Whether one is a fan of the theater or not, it was virtually impossible to miss the promotional onslaught and news coverage surrounding “Hamilton: An American Musical” upon its arrival in Louisville for a June 4-23 engagement at the Kentucky Center for the Performing Arts.
This Tony-Award winning musical came from the genius of Lin-Manuel Miranda, who starred in the original, and incorporates rap, hip-hop, R&B, pop and soul to tell the story of American founding father Alexander Hamilton. The subject may sound dry on the surface, but Miranda has taken the story, inspired by Ron Chernow’s 2004 biography, “Alexander Hamilton,” and turned it into an edgy re-telling of Hamilton’s importance in the country’s formation.
The musical debuted Off-Broadway in February 2015, and was sold-0ut through its run. In August 2015, “Hamilton” made the transition to Broadway and received unprecedented advance box office sales. It was nominated for a record 16 Tony Awards, winning 11 in 2016, including Best Musical. “Hamilton” went on to receive a 2016 Grammy Award for Best Musical Theater Album and the Pulitzer Prize for Drama.
The crazy thing is with all the hype behind this production, and the expectations that come with it for attendees at each performance, it meets and exceeds whatever bar one might apply to a theater experience. It’s one of those performances that transcends the normal boundaries of popularity. It has become a happening, a groundbreaking occurrence, that continues to draw sold out audiences some four years later.
Upon arriving at the show in Louisville, there was an impressive number of groups, families and couples that clearly had made a pilgrimage to see this performance. Pictures were being snapped with attendees together before billboards and banners to memorialize the moment. Many near our balcony seats discussed how this was not their first time seeing “Hamilton.” That is rarefied air, and in a place like Louisville, which is not the most affluent of major cities, to have a three week run where most seats are going for $200 each – it’s quite something to fill the house each night and twice on Saturday and Sunday.
Conveyed primarily through rap lyrics, the show details the baggage that comes with Hamilton being an orphan, and an immigrant who arrives in New York from the West Indies, with a confident strategy to join other young rebels in the fight for American independence.
One of the early highlights is Hamilton expressing his vision to friend Aaron Burr, among other young influencers, portrayed in the song, “My Shot.”
It was brilliant to witness this use of hip-hop as the soundtrack to the American Revolution. From the moment the house lights fell at 8:03 until three hours later, minus a 20 minute intermission, it was non-stop action. There is this initial buy in that must be made by everyone who attended in Louisville – that when the actors bum rushed the stage it quickly became clear that Hamilton, George Washington, Thomas Jefferson, Aaron Burr, etc., were all portrayed by men of color. To Manuel’s credit, and the audience’s, all bought into this vision within the flash of an eye.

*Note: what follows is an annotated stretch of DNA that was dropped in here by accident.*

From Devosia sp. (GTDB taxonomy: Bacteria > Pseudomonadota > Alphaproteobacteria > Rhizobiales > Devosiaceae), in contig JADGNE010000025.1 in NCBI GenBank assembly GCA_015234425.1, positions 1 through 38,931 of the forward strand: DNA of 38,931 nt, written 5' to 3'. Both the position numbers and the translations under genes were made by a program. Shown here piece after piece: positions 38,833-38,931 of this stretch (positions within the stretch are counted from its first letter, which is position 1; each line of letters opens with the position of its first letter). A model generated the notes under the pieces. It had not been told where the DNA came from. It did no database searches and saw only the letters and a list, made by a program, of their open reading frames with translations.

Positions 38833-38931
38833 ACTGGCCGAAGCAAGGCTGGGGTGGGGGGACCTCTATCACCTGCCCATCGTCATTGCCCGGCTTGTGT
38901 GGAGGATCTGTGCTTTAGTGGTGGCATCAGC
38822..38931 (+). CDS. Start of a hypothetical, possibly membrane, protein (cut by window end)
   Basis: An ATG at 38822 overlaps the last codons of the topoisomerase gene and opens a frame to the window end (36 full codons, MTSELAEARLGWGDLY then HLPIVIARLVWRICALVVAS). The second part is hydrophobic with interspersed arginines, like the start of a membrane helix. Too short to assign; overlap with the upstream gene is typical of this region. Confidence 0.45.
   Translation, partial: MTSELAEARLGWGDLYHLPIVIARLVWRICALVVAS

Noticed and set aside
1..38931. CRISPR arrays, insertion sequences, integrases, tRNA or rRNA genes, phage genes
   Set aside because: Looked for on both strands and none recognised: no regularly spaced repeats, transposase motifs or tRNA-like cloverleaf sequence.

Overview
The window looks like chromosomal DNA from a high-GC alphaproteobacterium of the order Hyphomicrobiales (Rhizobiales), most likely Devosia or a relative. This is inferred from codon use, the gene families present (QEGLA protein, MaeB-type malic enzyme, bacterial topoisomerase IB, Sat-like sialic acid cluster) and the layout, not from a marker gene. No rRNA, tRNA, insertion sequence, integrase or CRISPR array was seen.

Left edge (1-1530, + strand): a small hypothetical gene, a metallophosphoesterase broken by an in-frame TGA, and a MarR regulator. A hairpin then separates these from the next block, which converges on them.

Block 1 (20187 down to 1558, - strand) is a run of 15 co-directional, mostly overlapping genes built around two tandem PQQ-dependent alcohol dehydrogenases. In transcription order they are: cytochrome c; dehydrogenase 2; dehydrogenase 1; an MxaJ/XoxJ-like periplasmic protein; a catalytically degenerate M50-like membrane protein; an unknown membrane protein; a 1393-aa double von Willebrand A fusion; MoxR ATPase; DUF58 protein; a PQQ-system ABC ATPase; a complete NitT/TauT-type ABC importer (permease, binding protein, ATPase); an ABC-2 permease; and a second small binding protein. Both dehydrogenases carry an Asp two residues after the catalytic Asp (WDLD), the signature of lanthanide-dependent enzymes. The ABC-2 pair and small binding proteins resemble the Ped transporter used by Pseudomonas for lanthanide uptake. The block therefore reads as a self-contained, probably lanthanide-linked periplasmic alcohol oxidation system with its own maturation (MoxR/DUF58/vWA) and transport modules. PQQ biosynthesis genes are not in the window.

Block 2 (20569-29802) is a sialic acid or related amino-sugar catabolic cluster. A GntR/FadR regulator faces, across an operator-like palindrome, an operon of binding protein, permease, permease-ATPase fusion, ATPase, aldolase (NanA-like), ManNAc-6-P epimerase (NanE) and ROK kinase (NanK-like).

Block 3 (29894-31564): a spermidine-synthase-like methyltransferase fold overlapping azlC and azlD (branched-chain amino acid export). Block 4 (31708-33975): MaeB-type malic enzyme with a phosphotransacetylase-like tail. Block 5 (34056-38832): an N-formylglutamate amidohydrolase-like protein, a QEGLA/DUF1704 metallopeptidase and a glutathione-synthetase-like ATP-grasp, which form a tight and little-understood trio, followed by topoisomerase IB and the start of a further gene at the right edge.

The use of African Americans in these roles was not by accident mind you. The entire cast featured a majority of men and women of color and differing races, many laced with tattoos and eye catching hair styles not usually displayed in a Broadway setting. It was a statement that further became clear during the performance of the unavoidable contribution people of color and those coming from different cultural backgrounds contributed during this crucial time of America’s formation.
Comic relief came in the form of King George III. He only made a few spot entrances with song, which intensified his humorous portrayal. Dressed in full royal red and gold garb, King George was the splitting image of a spoiled, arrogant, and detached autocrat, grown lethargic from generations of being a member of the ruling class.
As the performance evolved, we see Hamilton become Gen. Washington’s right-hand man through the Revolutionary War. Meanwhile a quiet rivalry simmers to a boil with Aaron Burr. The show bristles with a raw intensity, athletic and sensual dance moves, frequent cursing and sexual escapades. The story continues to build, including some epic rap battles between Hamilton and Thomas Jefferson.
And just as furious as “Hamilton” rushed to life when the curtain rose, Hamilton died in a duel with his now nemesis Aaron Burr and the stage fell silent. It left a sold out crowd speechless momentarily, until waves of standing ovations erupted through the theater.
If a chance presents itself to see “Hamilton” make that opportunity happen. It’s a performance that is in a class by itself.